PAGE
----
General News of Saturday, 22 July 2017
The Committee on Constitutional, Legal and Parliamentary Affairs of Parliament has rejected a request by the Government for the Office of the Special Prosecutor’s Bill to be passed under a certificate of urgency and recommended the bill be taken through all the normal processes.
The Minority National Democratic Congress (NDC), earlier in the week, raised issues on constitutional breaches, stating that the Bill had not been gazetted when it was first laid on Tuesday and copies had not been made available for their perusal.
Following a debate as to whether the Bill should be treated under a certificate of urgency, the Speaker of Parliament, Professor Aaron Michael Oquaye, directed the Constitutional, Legal and Parliamentary Affairs Committee to determine the urgency or otherwise of the Bill in accordance with the 1992 Constitution and the Standing Orders of the House.
The Committee, on Friday, reported that it came to the “determination that more time would be needed to allow for broader stakeholder consultation before passage.
“The Committee, therefore, recommends to the House to adopt this Report and to pass the Office of the Special Prosecutor Bill, 2017 through the usual legislative procedure and not in accordance with Article 106 (13) of the Constitution.”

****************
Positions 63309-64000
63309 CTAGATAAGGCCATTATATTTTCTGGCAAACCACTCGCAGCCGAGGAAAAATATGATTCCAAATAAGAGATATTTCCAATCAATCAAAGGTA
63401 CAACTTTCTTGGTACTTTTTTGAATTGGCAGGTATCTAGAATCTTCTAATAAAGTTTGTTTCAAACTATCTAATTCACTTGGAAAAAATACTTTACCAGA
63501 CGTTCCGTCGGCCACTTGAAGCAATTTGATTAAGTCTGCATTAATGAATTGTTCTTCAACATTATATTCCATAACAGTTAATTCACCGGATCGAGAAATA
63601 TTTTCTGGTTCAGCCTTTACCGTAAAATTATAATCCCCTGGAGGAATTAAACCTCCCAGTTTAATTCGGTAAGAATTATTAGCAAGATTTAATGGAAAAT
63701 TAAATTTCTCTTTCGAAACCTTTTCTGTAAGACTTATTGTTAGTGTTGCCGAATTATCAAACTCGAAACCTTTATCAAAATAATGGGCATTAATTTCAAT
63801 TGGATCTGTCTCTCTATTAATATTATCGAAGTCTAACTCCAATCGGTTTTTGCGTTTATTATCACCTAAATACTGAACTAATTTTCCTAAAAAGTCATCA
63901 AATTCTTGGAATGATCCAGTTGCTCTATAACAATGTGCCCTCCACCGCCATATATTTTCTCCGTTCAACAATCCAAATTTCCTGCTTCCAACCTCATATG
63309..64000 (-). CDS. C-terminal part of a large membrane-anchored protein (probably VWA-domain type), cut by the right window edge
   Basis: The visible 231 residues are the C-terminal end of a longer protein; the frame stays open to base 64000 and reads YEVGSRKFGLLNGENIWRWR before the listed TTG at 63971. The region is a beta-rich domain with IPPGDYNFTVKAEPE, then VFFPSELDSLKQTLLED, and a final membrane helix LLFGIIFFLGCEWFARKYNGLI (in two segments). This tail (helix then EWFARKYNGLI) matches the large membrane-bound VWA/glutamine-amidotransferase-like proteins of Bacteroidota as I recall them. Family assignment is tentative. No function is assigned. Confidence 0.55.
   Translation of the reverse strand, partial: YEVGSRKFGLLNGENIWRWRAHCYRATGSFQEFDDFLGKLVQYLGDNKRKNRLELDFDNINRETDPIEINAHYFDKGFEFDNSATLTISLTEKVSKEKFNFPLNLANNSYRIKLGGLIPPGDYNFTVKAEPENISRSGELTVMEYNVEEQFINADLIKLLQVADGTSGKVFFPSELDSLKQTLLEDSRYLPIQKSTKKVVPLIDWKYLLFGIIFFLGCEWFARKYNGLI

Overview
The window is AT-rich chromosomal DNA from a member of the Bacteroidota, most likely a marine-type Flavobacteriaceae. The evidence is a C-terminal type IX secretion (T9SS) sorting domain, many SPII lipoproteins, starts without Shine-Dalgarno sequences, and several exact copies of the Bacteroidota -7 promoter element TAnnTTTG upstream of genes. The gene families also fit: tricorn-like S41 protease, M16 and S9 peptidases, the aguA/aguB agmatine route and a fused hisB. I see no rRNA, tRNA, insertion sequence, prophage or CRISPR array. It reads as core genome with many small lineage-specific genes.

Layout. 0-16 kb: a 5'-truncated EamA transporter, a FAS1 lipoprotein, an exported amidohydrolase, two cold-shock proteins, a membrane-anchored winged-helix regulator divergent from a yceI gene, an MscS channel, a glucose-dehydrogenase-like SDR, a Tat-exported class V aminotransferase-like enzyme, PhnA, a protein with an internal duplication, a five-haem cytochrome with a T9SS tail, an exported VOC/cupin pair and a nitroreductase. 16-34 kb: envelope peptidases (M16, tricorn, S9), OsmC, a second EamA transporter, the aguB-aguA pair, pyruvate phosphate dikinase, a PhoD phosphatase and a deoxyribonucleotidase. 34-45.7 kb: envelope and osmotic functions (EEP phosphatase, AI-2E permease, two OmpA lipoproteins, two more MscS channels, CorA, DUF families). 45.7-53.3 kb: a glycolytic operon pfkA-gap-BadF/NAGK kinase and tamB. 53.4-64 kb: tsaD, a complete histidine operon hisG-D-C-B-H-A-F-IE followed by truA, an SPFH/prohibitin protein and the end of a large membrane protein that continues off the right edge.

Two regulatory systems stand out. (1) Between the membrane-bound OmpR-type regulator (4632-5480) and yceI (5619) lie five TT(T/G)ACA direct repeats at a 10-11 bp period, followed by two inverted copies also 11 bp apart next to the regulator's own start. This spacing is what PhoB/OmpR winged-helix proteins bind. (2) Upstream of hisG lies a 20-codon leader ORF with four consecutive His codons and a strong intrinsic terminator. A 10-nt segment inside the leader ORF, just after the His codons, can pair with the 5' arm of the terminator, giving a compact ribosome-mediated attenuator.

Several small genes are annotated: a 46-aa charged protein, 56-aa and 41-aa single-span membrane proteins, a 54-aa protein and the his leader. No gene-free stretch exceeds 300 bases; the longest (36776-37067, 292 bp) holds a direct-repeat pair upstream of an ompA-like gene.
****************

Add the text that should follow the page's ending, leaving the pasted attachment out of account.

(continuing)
Mr Ben Abdallah, the Chairman of the Committee, and MP for Offinso South, told the plenary that: “Going through the memorandum and the body of the Bill itself, we realised that the Bill carries a lot of weighty issues that need to be discussed and, therefore, need a broader stakeholder consultation and this cannot be done within a short period of time.
“It was, therefore, the considered opinion and view of the committee that in view of the reasons mentioned above this bill cannot be treated under a certificate of urgency.”
The Committee, in its report, noted also that the bill was of a sensitive nature and had generated public interest.
However, the Attorney-General’s Office “is overburdened in the discharge of its duties and, therefore, the need to carve out some of its investigative and prosecutorial duties to the proposed Office of the Special Prosecutor,” he said.
“The Committee does not see any vacuum created by the absence of the Office of a Special Prosecutor to warrant the Bill to be treated as urgent,” Mr Abdallah said.
President Nana Addo Dankwa Akufo-Addo, during the electioneering in 2016, announced that an Akufo-Addo led government would create an office of a special public prosecutor to prosecute public sector corruption.
He said the office of the special prosecutor would be created within six months in office if he won the election.
In fulfilment of the promise, the Bill on the Office of Special Prosecutor was laid on Tuesday, amidst contentions from the Minority Side that it was not gazetted and members did not have copies.